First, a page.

There are places of worship for Baptists, the Society of Friends, Independents, Primitive and Wesleyan Methodists, Sandemanians, and Unitarians. The free grammar school, for the endowment of which Godfrey Foljambe, Esq., in 1594, appropriated £13. 6. 8. annually, was founded in the reign of Elizabeth, and placed under the management of the mayor and corporation; the endowment, augmented by subsequent benefactions, produces annually £109. 10. 9., which sum, including £15 to the master and £15 to the usher, bequeathed by Cornelius Clarke, Esq. in 1690, is paid as a salary to the master, who is chosen by the mayor and corporation, subject to approval by the Archbishop of York, no usher having been appointed lately, in consequence of the small number of scholars, only five or six, attending the school. The school-house, to which are attached a garden and from four to five acres of land, was rebuilt by subscription in 1710: this school, in common with those of Ashbourn and Wirksworth, has the preference, next after the founder's relatives, to two fellowships and two scholarships, founded by the Rev. James Beresford, in St. John's College, Cambridge.

A petty school, intended originally as preparatory to the grammar school, was founded in 1690, and endowed for the instruction of ten boys, by Cornelius Clarke, Esq.; the endowment was subsequently augmented by John Bright, senior, and John Bright, junior, Esqrs., for the instruction of an additional number of boys or girls, their nearest relatives, or, in default of such, of other children of the parish, nominated by the mayor and corporation; the present income arising from these endowments is £74 per annum: there is no schoolroom appropriated to this establishment, the children being taught in the master's house. A National school, in which one hundred and eighty boys and one hundred and twenty girls are instructed, was built in 1814, at an expense of £800, and is supported by subscription; and a Lancasterian school, in which one hundred and twelve girls are instructed, was erected in 1819. Mrs. Judith Heathcote, and other members of the same family, in 1619, appropriated estates producing £114 per annum to the apprenticing of poor children; the premium with each, originally fixed at £5, has been increased to £10, and, within the last ten years, one hundred and three boys have been apprenticed.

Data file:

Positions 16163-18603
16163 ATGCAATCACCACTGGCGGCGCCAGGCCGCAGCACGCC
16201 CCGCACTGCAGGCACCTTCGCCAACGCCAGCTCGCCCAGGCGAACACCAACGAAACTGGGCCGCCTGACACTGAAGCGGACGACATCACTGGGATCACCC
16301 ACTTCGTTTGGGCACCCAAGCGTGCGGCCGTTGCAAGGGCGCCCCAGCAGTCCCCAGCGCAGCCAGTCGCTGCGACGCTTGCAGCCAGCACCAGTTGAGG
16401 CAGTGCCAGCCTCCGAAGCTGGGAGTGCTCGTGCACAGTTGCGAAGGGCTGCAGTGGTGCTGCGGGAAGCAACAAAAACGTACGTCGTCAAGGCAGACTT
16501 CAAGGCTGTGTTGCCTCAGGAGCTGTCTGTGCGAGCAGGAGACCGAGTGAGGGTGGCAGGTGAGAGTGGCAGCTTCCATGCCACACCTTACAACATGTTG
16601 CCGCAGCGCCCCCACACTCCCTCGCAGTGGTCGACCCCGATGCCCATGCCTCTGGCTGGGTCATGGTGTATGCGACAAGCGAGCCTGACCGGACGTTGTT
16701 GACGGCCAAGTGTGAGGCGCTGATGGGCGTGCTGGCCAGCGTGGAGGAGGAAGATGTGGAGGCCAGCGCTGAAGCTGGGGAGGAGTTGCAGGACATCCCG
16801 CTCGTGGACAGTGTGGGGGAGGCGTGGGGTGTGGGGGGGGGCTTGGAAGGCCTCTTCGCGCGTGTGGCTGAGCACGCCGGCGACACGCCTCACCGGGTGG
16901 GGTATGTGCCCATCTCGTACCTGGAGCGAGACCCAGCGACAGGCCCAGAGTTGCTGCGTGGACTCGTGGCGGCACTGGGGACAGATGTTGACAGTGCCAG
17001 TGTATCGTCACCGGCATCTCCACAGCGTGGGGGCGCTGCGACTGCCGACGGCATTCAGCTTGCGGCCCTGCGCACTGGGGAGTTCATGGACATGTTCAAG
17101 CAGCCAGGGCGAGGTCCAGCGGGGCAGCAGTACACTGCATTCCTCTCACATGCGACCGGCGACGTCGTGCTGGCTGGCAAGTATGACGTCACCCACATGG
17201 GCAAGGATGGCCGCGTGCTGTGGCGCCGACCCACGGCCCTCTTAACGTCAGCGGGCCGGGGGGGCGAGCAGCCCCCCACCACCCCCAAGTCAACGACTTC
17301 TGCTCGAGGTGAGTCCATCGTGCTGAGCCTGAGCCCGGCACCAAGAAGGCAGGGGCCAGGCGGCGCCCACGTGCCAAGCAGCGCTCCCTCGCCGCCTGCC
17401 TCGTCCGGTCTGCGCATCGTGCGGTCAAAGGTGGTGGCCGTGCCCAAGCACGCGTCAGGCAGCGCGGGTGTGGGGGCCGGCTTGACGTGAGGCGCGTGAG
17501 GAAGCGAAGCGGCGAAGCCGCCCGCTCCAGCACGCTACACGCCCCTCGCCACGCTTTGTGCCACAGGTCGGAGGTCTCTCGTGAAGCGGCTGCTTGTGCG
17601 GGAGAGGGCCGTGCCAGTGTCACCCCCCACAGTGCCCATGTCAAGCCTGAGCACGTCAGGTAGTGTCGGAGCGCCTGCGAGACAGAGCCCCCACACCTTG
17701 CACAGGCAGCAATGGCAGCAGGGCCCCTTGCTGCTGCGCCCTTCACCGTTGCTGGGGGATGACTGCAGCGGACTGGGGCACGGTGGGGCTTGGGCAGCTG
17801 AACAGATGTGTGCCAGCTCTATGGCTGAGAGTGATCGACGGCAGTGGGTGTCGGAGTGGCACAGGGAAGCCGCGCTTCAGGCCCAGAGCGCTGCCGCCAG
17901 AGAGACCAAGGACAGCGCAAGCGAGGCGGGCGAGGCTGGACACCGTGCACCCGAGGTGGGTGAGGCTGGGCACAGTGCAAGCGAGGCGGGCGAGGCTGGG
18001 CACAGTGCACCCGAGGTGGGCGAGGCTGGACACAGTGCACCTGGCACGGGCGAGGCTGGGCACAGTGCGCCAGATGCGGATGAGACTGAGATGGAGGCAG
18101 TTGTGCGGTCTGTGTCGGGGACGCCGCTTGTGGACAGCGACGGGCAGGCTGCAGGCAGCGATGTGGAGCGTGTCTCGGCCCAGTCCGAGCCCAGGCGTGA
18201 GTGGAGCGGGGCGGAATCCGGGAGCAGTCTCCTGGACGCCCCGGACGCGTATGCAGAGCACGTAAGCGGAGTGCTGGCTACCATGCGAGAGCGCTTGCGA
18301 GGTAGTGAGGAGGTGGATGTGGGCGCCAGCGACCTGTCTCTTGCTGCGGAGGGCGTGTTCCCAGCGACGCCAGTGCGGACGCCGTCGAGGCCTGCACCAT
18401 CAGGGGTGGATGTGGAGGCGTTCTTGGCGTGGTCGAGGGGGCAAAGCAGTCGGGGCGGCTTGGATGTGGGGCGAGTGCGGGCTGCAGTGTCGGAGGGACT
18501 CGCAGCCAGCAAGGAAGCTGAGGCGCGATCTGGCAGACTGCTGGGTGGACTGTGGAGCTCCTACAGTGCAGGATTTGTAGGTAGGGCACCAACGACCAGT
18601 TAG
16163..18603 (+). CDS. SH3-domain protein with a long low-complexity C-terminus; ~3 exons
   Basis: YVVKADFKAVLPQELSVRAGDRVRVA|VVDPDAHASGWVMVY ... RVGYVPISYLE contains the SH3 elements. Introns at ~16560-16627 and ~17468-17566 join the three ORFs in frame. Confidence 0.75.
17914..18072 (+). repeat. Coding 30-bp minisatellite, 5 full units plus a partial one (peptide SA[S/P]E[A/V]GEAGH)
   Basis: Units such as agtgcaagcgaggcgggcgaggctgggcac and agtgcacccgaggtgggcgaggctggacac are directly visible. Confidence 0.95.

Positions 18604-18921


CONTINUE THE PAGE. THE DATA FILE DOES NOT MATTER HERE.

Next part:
Thomas Large, Esq., in 1664, gave lands and tenements, now producing about £45 per annum, for the foundation and endowment of almshouses for three aged persons: to these two more were added, in 1751, by Mrs. Sarah Rose, who also left £200 for their endowment. Almshouses for six aged persons were founded in 1668, by George Taylor, Esq., who endowed them with property now producing £22 per annum; he also gave in trust to the mayor and corporation £120, to be lent to young tradesmen at five per cent interest. The dispensary, erected in 1800, is liberally supported by subscription. Godfrey Foljambe, Esq., in 1594, bequeathed the rectory of Attleborough, in the county of Nottingham, and an estate at Ashover, in this county, producing together about £640 per annum, of which, after paying £40 per annum to the minister, £13. 6. 8. to the master of the free grammar school, £20 to the master and fellows of Jesus' College, and £13. 6. 8. to the master and fellows of Magdalene College, Cambridge, the remainder is appropriated to the relief of the poor.